Bring the pain(t)

“If you haven’t hunted man, you haven’t hunted.”
— Jesse Ventura

I breathed in deeply, imagining I could catch the invigorating smell of napalm in the morning. All I got was dank musk of the forest floor, the scent of plastic and the stench of someone else’s sweat from the borrowed helmet. And besides, it was late afternoon. My very own sweat was running into my eyes while swatches of sunlight and shadow cut across my vision as I scanned slowly through the leaves and branches that masked my position. Moving only my head, the light glared off of the pits and scratches in my visor and made the shadows seem even deeper as my eyes probed, alert for any sign of danger or opportunity, for any movement of branch or leaf not consistent with the slight breeze tickling through the oppressive valley. I cradled the gun in my arms and flexed my firing hand to keep it from cramping. I knew someone was out there. Someone who wanted to hurt me.

“But not if I see you first,” I thought.

Earlier in the day I had set out on a recon mission, moving along the trail in unfamiliar territory as my footfalls competed with my heart beat to see which could pound louder in my ears. The trail was clear. The trail was easy. “The trail is death,” I thought to myself. “The trail is the way the fat, stupid animals go and the strong, clever animals wait out of sight beside it and take the easy pickings.”

Picking your way through the branches and brambles, with the cockleburs clotting on your clothing, is hard. Life is hard. Learn to move through the forest and you might live. It’s a game really, like a snipe hunt. Except it’s not snipe, it’s snipers, and they really are out there. Is that sweat trickling along my spine or is it the prickly sensation of an unseen gun barrel drawing down on my back?

The first time I was shot wasn’t so bad, really. Everything was fine until the moment of sudden impact. “What? Me? Now? So soon?” flashed across my mind, but there was no denying the thick, viscous liquid that came dripping down my visor. I had reached up with my hand, brought it away wet and slick, the goo the consistency of a bird dropping. And it was yellow. Dammit, it must have been Ben who got me, and I was dead — at least until that round of Paintball was finished, anyway. Then I could seek my revenge. That opportunity had come about an hour later when I had Ben pinned down behind a curved metal barrier. I was to his left at an extreme angle that barely allowed me to see him, but enough so I could pump round after round past the edge of the barricade, so close to him that a deep breath on his part would have ended it, yet he held his breath and his unlikely position, unable to return fire. I fired three more quick shots to keep him still and then rose slightly to move to my right to get a finishing angle. Then came the all too familiar whack on my skull as the ball exploded on my scalp, a jet of orange paint shooting through my hair, dispensed by a shooter from across the field. Another important lesson learned: use your head, or someone else will…for target practice!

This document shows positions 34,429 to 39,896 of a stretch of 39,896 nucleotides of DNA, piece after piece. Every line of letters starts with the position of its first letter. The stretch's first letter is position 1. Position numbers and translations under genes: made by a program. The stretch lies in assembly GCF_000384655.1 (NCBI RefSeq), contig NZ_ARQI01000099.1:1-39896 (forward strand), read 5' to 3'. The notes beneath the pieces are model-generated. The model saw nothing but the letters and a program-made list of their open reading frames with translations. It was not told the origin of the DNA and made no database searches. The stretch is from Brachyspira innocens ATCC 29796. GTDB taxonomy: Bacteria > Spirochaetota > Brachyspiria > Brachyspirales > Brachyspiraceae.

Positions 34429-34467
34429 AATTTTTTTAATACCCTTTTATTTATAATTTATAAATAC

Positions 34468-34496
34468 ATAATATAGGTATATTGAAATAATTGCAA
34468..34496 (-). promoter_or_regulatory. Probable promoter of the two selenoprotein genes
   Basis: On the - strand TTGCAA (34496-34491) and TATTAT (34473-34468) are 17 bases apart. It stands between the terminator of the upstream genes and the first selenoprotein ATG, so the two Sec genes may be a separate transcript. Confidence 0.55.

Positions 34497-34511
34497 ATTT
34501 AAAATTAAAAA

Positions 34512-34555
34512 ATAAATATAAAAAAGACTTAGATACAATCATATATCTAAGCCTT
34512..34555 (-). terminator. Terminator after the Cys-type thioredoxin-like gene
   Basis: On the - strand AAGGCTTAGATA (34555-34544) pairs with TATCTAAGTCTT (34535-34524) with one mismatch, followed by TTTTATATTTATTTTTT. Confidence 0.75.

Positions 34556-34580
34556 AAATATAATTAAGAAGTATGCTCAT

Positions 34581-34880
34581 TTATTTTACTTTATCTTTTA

The Orange Badge of Courage. The paintball struck just above the curve of the hairline.

This time, however, I can make no mistakes. I am the left flank of the line, the end. I am Joshua Chamberlain and the 20th Maine at Little Round Top. If I fall, if they get by me, the bad guys roll into our rear, capture the flag and it’s over. My eyes continue to scan the area in front of me. About 30 yards away is a wooden barricade, set between some trees, surrounded by brush. I have already swept it several times. This time a black paint hopper and barrel are sticking up above the edge of the barrier. That wasn’t there before! I bring up my gun, let out my breath slightly and wait. As the head inevitably comes up over the wall I pour about half a gallon of paint into the area; had I the time and the inclination I could have tattooed my initials into the wood. Instead I focus on keeping the unknown head down so he can’t get an aimed shot off at me. More paintballs are coming at me from my right now, but the angle isn’t good and the brush around me too thick to permit a serious threat. I fire some suppressing rounds in that general direction while keeping my eye on the original target, hoping he will take the opportunity to show himself. He does; I add another coat to the primer already laid down. I’m aware of activity to my right, but from my side of the lines, then some shooting moving away from me and then the cry — “The game is over!”